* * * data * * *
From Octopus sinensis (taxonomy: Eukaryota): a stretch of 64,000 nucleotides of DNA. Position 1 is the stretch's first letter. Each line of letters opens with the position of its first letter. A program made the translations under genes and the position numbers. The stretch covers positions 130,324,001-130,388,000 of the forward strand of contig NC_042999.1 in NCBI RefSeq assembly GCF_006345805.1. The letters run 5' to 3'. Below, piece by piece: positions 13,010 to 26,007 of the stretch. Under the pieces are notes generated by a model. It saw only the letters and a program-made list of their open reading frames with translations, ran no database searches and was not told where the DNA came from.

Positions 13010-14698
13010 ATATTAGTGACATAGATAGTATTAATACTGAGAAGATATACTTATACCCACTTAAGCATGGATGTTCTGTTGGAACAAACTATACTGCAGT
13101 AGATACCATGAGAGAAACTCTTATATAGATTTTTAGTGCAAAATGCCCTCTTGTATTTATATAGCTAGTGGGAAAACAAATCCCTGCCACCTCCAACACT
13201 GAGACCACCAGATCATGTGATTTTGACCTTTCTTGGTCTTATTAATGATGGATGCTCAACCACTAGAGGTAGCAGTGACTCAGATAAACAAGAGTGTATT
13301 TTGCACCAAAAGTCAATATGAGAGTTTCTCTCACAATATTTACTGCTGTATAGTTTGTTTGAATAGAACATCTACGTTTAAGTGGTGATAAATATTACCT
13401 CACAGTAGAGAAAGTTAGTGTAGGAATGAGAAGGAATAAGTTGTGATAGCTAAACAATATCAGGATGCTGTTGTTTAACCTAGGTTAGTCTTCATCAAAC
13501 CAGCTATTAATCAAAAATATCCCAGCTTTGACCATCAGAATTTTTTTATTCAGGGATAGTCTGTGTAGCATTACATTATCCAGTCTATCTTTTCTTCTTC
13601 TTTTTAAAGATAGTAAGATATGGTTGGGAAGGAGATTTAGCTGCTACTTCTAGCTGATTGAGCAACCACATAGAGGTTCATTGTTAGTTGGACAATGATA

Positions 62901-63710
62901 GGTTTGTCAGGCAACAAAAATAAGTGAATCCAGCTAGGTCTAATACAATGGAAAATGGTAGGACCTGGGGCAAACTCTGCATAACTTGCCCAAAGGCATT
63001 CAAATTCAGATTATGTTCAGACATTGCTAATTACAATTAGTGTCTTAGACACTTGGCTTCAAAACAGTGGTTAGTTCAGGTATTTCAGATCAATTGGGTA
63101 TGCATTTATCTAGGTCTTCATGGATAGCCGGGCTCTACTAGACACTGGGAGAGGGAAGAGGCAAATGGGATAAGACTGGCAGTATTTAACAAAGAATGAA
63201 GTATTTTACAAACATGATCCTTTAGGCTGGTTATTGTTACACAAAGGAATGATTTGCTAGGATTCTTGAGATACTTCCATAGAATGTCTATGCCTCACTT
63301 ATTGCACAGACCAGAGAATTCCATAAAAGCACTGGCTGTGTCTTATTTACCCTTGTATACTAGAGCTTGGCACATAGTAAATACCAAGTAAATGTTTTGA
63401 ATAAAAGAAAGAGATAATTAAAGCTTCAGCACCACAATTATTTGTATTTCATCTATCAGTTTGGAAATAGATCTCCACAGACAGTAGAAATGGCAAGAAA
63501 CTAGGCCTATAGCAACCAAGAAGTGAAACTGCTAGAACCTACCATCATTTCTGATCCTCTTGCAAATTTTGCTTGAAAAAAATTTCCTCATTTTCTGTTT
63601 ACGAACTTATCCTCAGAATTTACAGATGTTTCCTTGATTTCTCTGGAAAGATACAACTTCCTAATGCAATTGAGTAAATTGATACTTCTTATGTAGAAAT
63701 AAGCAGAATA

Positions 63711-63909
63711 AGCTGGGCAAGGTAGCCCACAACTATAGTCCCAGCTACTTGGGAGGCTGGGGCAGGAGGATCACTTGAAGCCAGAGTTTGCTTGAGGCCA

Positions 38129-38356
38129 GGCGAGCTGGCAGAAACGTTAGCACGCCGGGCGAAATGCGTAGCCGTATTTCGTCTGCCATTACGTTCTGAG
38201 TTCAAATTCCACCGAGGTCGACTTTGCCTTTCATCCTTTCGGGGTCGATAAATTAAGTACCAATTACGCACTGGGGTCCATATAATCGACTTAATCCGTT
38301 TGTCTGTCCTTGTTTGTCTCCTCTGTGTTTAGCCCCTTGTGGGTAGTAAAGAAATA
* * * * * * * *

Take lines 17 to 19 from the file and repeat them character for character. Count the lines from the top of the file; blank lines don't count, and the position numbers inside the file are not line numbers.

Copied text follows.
63501 CTAGGCCTATAGCAACCAAGAAGTGAAACTGCTAGAACCTACCATCATTTCTGATCCTCTTGCAAATTTTGCTTGAAAAAAATTTCCTCATTTTCTGTTT
63601 ACGAACTTATCCTCAGAATTTACAGATGTTTCCTTGATTTCTCTGGAAAGATACAACTTCCTAATGCAATTGAGTAAATTGATACTTCTTATGTAGAAAT
63701 AAGCAGAATA